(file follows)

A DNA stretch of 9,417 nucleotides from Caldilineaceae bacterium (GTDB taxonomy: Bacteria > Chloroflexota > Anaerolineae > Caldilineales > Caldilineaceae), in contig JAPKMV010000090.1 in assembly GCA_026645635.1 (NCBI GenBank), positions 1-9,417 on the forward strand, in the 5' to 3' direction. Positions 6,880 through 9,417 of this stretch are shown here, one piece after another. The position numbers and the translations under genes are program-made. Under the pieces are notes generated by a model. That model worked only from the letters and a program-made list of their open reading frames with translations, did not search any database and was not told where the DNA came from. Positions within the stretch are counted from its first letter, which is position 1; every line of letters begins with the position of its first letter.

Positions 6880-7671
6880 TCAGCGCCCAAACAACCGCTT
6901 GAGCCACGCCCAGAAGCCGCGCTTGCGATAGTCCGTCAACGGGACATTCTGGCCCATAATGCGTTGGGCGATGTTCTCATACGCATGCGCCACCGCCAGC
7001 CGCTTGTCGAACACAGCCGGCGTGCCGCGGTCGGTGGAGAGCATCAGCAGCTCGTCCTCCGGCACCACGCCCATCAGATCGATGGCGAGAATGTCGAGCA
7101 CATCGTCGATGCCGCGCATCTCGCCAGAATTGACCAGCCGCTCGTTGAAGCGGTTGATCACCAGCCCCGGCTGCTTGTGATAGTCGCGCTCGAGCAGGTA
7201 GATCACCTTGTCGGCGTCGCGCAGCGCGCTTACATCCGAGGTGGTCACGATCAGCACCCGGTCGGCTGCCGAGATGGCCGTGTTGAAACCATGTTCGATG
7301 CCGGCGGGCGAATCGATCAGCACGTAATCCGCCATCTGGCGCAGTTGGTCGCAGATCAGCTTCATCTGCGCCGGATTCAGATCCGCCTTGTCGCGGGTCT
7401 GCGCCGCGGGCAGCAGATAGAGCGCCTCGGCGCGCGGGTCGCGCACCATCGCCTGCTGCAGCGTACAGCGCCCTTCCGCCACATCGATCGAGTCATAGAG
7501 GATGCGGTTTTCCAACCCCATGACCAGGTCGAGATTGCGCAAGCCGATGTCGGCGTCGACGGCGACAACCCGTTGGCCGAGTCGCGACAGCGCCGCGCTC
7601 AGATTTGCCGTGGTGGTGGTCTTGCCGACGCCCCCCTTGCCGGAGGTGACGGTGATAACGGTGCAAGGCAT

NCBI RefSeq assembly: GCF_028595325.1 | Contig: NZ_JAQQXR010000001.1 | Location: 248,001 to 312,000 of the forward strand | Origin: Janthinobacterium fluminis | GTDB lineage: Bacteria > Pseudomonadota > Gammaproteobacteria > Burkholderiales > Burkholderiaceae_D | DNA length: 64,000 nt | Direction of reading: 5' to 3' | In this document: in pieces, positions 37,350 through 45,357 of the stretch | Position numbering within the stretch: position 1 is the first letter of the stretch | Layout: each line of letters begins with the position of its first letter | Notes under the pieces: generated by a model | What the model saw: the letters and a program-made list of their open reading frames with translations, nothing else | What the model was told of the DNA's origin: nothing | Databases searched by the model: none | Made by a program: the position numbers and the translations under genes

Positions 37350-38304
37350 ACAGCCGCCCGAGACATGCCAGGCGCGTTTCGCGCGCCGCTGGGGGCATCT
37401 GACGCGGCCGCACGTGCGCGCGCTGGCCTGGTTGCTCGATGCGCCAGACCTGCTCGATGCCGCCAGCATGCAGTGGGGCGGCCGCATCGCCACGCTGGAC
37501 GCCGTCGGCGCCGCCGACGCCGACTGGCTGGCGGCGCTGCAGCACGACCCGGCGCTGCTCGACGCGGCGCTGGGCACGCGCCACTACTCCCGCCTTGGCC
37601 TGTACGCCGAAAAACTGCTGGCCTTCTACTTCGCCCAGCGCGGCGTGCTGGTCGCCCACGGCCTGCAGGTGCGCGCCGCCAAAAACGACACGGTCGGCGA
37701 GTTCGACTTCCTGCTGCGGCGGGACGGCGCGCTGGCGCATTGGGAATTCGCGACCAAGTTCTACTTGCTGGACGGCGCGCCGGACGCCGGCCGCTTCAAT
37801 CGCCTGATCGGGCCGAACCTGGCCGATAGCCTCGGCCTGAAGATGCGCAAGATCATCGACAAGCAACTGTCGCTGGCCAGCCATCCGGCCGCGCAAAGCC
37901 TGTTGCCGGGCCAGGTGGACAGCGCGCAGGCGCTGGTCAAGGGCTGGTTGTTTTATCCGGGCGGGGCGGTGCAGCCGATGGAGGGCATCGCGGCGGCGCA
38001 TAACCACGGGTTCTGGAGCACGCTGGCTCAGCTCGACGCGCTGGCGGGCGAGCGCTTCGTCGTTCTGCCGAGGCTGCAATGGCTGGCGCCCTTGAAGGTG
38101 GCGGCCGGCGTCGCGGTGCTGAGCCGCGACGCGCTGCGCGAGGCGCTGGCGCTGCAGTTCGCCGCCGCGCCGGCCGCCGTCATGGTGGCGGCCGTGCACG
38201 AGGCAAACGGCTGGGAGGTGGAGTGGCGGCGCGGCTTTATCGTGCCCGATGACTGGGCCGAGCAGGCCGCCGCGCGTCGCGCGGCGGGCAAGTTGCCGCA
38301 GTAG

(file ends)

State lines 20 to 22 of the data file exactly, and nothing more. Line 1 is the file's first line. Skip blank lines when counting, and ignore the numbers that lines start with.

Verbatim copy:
37901 TGTTGCCGGGCCAGGTGGACAGCGCGCAGGCGCTGGTCAAGGGCTGGTTGTTTTATCCGGGCGGGGCGGTGCAGCCGATGGAGGGCATCGCGGCGGCGCA
38001 TAACCACGGGTTCTGGAGCACGCTGGCTCAGCTCGACGCGCTGGCGGGCGAGCGCTTCGTCGTTCTGCCGAGGCTGCAATGGCTGGCGCCCTTGAAGGTG
38101 GCGGCCGGCGTCGCGGTGCTGAGCCGCGACGCGCTGCGCGAGGCGCTGGCGCTGCAGTTCGCCGCCGCGCCGGCCGCCGTCATGGTGGCGGCCGTGCACG